That’s what I keep telling myself when I listen to the lively debate surrounding our country’s pending trade deal with five Central American nations and the Dominican Republic, also known as CAFTA.

I’m a cotton grower. I’m also a supporter of free trade.

Earlier this month the National Cotton Council of America–an industry group representing producers, ginners, cottonseed handlers, warehousers, merchants, cooperatives, and textile manufacturers–announced its support for CAFTA.

In a resolution, the NCC board said that CAFTA presents “the best opportunity for supplying apparel manufacturers and other end-use manufacturing industries in the western hemisphere” with cotton fiber grown in America and cotton textile products made in America.

That’s all I needed to hear. If you’re anything like me, you’re too busy farming or spending time with your family to sit down and read the intricacies of U.S. trade agreements, with all of their detailed provisions and side letters. That’s why we have associations such as the National Cotton Council of America–so that people who have my interests at heart can study CAFTA and tell me whether or not it’s a fair shake.

Cotton producers aren’t the only folks in the agricultural community who support CAFTA, of course. Last month, more than 50 farm groups endorsed CAFTA in a letter to Congress. They called it “a home run for American agriculture.” They noted that U.S. market share in the CAFTA countries has fallen from 54 percent to 40 percent over the last decade because of preferential arrangements these nations have negotiated with our competitors. CAFTA will fix this problem. “The agriculture agreement is tilted steeply in the direction of the United States,” said the letter.

The letter’s signers looked like a who’s-who of American agriculture: the American Farm Bureau Federation, the American Frozen Food Institute, the Grocery Manufacturers of America, the National Cattlemen’s Beef Association, and the National Milk Producers Federation. Others included groups representing farmers who grow apples, corn, grapes, peaches, potatoes, soybeans, and wheat.

A diverse array of non-agricultural groups is also on board, such as the American Apparel and Footwear Association, the National Association of Manufacturers, the American Jewish Committee, the National Council of Textile Organizations, and the U.S. Hispanic Chamber of Commerce.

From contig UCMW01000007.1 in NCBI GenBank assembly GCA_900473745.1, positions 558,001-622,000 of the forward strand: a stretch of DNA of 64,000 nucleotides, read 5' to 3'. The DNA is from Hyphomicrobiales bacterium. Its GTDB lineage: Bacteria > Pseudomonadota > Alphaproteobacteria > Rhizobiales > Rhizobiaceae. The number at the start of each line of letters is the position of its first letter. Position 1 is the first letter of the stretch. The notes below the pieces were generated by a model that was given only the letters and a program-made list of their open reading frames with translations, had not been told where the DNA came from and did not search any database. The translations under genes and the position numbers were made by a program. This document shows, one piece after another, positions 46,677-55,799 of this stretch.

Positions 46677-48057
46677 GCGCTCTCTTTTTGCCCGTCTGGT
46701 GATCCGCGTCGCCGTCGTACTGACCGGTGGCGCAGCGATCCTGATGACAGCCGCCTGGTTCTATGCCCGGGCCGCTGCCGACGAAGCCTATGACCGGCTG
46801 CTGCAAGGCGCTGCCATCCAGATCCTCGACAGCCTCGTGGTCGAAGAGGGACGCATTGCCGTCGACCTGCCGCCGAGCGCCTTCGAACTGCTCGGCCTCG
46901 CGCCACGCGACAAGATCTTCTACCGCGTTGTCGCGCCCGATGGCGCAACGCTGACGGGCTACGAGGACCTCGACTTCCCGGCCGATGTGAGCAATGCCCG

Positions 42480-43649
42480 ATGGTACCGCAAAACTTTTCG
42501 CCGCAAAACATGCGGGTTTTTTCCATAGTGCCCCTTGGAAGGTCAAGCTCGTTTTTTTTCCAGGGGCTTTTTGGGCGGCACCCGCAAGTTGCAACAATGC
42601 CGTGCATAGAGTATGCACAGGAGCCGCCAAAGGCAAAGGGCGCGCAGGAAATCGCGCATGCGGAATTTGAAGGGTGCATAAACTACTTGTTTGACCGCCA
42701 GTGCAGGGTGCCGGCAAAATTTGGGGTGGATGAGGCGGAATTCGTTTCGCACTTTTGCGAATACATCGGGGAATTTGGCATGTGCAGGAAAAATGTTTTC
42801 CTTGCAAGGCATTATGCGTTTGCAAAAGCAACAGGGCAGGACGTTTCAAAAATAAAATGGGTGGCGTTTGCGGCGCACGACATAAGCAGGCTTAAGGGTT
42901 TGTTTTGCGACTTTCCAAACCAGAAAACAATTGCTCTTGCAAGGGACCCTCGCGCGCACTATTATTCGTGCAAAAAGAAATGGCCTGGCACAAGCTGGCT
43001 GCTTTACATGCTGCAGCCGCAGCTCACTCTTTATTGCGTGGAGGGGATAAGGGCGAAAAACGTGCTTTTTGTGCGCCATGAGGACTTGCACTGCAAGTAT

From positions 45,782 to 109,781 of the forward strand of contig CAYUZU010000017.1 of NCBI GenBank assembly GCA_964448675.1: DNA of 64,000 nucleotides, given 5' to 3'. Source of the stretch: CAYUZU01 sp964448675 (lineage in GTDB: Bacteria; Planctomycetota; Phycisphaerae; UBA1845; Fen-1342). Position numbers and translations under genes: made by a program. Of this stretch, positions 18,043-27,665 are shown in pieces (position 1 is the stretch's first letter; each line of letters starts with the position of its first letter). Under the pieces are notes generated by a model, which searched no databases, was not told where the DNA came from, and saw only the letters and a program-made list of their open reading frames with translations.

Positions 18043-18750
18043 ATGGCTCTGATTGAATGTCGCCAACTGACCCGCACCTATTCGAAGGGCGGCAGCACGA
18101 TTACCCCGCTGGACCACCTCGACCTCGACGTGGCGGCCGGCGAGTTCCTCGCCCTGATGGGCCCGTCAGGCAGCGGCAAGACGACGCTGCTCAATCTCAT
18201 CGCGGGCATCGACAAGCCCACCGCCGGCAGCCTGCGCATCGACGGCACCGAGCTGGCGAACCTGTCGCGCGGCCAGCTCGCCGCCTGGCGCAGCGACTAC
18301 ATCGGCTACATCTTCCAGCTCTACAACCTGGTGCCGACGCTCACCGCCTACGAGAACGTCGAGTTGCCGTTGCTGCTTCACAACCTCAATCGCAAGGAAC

Many of America’s biggest companies say they want Congress to pass CAFTA because it’s good for their customers as well as their employees: Caterpillar, IBM, Levi Strauss, Sears, Target, Wal-Mart, and Xerox. Companies that sell airplanes, candy, cell phones, fertilizer, life insurance, and toys also have hopped on board the CAFTA bandwagon.

Even NATO supports CAFTA. I am of course referring to the National Association of Theatre Owners rather than the North Atlantic Treaty Organization, though I do suppose the generals would march in line behind CAFTA if they thought about it. After all, Central America was a major security concern as recently as the 1980s and closer ties to the global marketplace have brought stability to the region.

Critics may dismiss all this and call it special-interest politics at work. But that’s silly. The coalition behind CAFTA is incredibly broad. Have you ever bought corn on the cob at a grocery store? Or a toy at Wal-Mart? Or a pair of blue jeans made with American-grown cotton? If so, then you’ve participated in an economic transaction with groups saying CAFTA is good for them–and that means it’s good for you, because a smart trade deal will result in lower prices and better jobs.

This isn’t special-interest politics, but general-interest politics. The opposition to CAFTA, on the other hand, reeks of special interests pursuing the politics of protectionism. That’s why newspaper editorial pages all around America have come out in favor of CAFTA. Their voices include not only elite publications such as the New York Times, Wall Street Journal, and Washington Post, but also hometown papers such as the Arkansas Democrat-Gazette, Minneapolis Star Tribune, and Wisconsin State Journal.

There’s safety in numbers. And that’s a big part of the reason why I’m so comfortable with CAFTA.

Ted Sheely raises cotton, tomatoes, wheat, pistachios and garlic in the San Joaquin Valley and lives in Lemoore, California. He is a board member of Truth About Trade and Technology, a national grassroots advocacy group based in Des Moines, Iowa, formed by farmers in support of freer trade and advancements in biotechnology.